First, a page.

Transit Law Sorely Needed to Drive State’s Economy
By LVEDC Staff on December 2, 2013
EDITOR’S NOTE: The following column written by LVEDC’s CEO and President Don Cunningham first appeared in the Dec. 2 issue of Lehigh Valley Business.
As the week of Thanksgiving approached this year, the Pennsylvania General Assembly and Governor Tom Corbett gave those focused on growing our economy something for which to be thankful.
While many Pennsylvanians were purchasing food for their Thanksgiving dinners from grocery store shelves, Gov. Corbett was signing into law a landmark piece of legislation that will provide $2.3 billion in new transportation funding in the Commonwealth.
This was legislation that Lehigh Valley business and economic development organizations, like the Greater Lehigh Valley Chamber of Commerce and the Lehigh Valley Economic Development Corp., supported and lobbied for on behalf of businesses and economic growth initiatives. A new transportation act in Pennsylvania was a long time in the making and couldn’t have come soon enough.
Many are aware of the aging infrastructure of roads and bridges in our state and the dire need for maintenance and upgrades but, in addition, areas like Lehigh, Northampton and Berks counties need new roads and transportation support to continue to grow our economy and add jobs.
In previous columns (for Lehigh Valley Business), I’ve written about the history of economic growth in the United States following first the rivers, then the canals, then the railroads and finally the highways. Where two rivers met, or a canal lock, a railroad station or an interchange was put in place that’s where new towns and businesses grew. It is no different today.
The reuse of former industrial lands in our cities and boroughs or the development of new commercial and industrial parks in outlying areas continue to require improved road and rail access. While the new law will allow for funding of many road and bridge projects, it also creates a new, special fund to be known as the Multimodal Transportation Fund, which will provide grant funding for rail freight, rail passenger service, aviation, ports and waterways, road and bridge projects, and bicycle and pedestrian related projects.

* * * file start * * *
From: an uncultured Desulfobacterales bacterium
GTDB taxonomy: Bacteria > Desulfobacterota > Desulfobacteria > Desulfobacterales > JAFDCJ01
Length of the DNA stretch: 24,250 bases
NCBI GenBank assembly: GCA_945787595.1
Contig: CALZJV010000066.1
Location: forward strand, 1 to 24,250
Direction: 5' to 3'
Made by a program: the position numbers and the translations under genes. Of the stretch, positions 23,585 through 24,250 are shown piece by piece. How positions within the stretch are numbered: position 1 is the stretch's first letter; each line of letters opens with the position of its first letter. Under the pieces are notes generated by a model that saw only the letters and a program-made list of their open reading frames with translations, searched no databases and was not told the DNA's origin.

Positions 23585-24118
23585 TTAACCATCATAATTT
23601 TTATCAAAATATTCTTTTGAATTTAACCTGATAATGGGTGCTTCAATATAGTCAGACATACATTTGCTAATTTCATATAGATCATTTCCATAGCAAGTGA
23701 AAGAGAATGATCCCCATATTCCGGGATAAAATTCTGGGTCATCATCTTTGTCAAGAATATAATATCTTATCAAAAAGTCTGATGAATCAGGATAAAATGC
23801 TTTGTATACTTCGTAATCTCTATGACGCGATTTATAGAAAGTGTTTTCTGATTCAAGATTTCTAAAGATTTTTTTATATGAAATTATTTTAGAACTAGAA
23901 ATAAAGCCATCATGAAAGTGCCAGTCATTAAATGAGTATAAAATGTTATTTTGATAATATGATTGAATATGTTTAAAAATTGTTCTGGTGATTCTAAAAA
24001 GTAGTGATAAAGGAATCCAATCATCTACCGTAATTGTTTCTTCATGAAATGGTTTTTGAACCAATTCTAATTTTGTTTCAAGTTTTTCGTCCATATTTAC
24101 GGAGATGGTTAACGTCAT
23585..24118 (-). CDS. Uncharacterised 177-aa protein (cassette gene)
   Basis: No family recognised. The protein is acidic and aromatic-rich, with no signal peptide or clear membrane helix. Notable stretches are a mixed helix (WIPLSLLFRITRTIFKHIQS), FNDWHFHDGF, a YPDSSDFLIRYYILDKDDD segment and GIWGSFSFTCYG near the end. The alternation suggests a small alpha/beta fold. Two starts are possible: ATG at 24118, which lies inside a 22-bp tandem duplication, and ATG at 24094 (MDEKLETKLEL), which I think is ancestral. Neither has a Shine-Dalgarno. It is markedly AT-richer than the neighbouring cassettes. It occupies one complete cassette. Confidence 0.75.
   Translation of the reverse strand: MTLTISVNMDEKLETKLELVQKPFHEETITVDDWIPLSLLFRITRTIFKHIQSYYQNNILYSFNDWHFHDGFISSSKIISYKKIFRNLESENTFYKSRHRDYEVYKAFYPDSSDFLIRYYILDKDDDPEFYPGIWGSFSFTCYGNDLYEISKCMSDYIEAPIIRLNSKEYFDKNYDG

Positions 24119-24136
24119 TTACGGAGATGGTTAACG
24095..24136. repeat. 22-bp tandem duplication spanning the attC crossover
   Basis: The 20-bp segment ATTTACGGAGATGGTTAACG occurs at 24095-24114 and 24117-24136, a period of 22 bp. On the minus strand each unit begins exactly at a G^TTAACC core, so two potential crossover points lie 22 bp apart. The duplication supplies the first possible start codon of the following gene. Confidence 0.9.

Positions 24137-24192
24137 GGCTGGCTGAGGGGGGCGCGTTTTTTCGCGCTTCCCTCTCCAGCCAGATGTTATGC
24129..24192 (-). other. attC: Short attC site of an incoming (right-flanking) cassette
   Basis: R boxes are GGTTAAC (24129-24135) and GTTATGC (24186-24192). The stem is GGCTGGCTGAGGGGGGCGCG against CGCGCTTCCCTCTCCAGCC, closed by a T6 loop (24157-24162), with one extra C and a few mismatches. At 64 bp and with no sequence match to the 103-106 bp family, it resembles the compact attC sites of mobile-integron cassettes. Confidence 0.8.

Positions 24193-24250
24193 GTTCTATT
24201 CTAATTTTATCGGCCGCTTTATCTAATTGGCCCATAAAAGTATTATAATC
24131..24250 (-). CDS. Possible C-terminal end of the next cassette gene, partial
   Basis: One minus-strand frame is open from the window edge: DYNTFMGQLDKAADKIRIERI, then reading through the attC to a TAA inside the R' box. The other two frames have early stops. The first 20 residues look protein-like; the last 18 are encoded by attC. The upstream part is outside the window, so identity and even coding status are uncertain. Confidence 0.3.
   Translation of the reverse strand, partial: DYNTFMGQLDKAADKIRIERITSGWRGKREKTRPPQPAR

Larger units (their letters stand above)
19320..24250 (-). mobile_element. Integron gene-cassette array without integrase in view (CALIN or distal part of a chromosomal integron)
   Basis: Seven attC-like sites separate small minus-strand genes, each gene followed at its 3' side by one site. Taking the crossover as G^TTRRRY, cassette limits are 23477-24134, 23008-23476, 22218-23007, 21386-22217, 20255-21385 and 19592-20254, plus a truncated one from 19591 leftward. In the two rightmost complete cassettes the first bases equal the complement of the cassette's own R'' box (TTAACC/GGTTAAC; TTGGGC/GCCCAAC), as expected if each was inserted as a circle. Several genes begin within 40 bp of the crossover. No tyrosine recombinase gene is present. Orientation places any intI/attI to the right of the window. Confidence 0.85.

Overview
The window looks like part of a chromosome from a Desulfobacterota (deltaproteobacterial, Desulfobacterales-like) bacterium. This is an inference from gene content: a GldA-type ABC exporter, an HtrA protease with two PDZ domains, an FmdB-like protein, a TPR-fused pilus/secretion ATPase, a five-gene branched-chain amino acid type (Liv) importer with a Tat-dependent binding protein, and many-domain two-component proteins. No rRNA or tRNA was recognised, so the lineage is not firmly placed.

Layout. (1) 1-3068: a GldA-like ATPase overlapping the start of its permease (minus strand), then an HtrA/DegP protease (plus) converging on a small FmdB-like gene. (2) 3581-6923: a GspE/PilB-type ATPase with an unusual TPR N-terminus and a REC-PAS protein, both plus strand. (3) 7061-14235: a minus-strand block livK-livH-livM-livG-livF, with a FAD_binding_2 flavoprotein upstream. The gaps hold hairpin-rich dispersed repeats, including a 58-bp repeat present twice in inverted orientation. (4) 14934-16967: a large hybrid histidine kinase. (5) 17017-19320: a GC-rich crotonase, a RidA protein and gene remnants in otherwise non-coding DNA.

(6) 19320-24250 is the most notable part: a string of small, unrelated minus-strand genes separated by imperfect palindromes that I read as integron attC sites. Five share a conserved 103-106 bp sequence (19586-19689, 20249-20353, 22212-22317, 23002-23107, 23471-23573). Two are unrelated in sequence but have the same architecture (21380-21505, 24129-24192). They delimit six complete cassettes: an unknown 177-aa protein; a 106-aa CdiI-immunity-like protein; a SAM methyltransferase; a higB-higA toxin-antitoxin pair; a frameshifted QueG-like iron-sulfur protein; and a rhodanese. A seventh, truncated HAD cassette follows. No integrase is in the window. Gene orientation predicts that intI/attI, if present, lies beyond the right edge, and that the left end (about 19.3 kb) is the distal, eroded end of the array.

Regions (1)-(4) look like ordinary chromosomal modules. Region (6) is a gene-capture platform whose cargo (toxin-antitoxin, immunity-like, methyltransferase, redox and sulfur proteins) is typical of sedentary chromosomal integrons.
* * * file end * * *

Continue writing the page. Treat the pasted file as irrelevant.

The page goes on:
By passing this legislation, a major initiative of Gov. Corbett, Pennsylvania won’t have to borrow money to finance long-term projects that will ultimately enhance transportation infrastructure and make the Commonwealth even more appealing for economic development.
While many elected officials often speak of supporting infrastructure improvements, the transportation act was difficult to pass because not as many officials were willing to vote for the funding to pay for it. The new law calls for an increase in the wholesale gasoline tax.
Three Lehigh Valley legislators, however, were champions of the transportation act and voted to support its passage: State Sen. Pat Browne (R-16th) and State Sen. Bob Mensch (R-24th) and State Rep. Michael Schlossberg (D-132nd). The history of economic growth in Pennsylvania and the United States has taken acts of political courage to fund what Abraham Lincoln called “internal improvements.”
New York Gov. DeWitt Clinton in the early 1800s battled for a decade to gather the support and funding for the Erie Canal, which turned New York City and the New York Harbor into the economic capital of the world in the 19th Century. Lincoln and his fellow Republicans and Whigs like Henry Clay in the later part of the century fought to fund canals, railroads and roadway across the middle of America.
Without the vision and action of leaders to propose and fund the transit networks that improve our communities, make our roads safer and create the opportunity to grow businesses and create jobs, America would not have the largest economy in the world.
Next time that you see Sen. Browne, Sen. Mensch, Rep. Schlossberg or Gov. Corbett let them know that you appreciate their vision and support.
New Markets Tax Credit event set for December 10th
The Lehigh Valley Economic Development Corporation is pleased to invite you to a three-part New Markets Tax Credit forum scheduled for 7:30 through noon on December 10th at th[...]Continue to Next Page